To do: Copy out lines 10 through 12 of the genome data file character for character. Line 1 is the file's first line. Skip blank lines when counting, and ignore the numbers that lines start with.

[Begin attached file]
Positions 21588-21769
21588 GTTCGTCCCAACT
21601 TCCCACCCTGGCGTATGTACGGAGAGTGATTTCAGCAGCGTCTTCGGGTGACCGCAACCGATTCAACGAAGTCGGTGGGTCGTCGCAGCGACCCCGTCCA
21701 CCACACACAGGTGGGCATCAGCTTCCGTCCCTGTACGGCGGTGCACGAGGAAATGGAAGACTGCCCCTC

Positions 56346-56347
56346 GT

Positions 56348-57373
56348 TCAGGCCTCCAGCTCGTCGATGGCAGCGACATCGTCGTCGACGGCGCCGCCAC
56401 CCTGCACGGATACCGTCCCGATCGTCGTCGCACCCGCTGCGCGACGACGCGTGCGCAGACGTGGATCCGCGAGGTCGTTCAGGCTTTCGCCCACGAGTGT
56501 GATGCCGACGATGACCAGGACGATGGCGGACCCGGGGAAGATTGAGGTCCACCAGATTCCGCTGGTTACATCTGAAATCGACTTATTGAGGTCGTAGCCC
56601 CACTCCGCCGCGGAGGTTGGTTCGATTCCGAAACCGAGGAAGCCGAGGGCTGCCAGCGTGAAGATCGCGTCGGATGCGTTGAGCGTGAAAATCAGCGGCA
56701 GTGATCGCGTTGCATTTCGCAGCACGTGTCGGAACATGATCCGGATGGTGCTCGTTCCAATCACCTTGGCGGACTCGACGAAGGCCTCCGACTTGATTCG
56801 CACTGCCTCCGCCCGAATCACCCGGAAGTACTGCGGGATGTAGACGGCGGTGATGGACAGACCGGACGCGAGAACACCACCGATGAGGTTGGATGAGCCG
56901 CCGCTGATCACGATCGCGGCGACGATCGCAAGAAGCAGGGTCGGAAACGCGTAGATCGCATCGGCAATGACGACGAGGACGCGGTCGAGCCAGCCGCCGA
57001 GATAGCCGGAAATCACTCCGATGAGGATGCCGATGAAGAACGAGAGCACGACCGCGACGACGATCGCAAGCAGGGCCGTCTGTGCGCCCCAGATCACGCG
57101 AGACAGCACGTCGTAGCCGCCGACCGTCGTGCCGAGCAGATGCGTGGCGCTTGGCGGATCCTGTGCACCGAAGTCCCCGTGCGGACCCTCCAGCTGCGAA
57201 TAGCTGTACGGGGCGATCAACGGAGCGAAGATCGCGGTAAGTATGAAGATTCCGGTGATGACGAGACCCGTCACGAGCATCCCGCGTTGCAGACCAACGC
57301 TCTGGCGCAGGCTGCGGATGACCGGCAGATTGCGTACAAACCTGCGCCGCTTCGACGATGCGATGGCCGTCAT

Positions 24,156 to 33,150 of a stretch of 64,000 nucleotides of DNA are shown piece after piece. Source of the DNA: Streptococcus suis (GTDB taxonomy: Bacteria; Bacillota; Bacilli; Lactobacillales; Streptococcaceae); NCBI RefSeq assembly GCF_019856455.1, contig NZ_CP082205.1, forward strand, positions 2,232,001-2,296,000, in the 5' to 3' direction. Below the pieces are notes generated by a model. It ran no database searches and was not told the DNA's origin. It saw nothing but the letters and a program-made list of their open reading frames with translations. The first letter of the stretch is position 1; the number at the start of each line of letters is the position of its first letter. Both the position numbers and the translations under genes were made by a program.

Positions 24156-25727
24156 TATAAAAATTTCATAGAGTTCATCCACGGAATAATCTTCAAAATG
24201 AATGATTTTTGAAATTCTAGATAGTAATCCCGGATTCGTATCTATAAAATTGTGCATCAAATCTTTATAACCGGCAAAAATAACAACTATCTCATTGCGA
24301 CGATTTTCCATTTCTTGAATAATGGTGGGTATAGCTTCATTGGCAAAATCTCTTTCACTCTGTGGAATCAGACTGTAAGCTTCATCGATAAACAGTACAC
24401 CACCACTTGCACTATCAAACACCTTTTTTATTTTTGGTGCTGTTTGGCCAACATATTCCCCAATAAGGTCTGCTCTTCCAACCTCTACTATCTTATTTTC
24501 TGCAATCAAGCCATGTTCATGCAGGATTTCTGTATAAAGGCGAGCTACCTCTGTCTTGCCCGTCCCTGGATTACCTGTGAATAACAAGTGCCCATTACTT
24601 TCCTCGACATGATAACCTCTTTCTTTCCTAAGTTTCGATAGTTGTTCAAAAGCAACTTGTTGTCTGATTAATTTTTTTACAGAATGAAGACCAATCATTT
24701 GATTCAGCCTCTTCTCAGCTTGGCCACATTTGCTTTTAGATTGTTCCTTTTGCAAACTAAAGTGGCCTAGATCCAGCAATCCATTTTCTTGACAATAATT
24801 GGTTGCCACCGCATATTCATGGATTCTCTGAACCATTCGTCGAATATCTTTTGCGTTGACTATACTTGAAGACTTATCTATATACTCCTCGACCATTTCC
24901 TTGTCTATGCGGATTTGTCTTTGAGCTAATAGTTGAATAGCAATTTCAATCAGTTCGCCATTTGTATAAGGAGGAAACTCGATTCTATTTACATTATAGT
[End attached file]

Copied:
56501 GATGCCGACGATGACCAGGACGATGGCGGACCCGGGGAAGATTGAGGTCCACCAGATTCCGCTGGTTACATCTGAAATCGACTTATTGAGGTCGTAGCCC
56601 CACTCCGCCGCGGAGGTTGGTTCGATTCCGAAACCGAGGAAGCCGAGGGCTGCCAGCGTGAAGATCGCGTCGGATGCGTTGAGCGTGAAAATCAGCGGCA
56701 GTGATCGCGTTGCATTTCGCAGCACGTGTCGGAACATGATCCGGATGGTGCTCGTTCCAATCACCTTGGCGGACTCGACGAAGGCCTCCGACTTGATTCG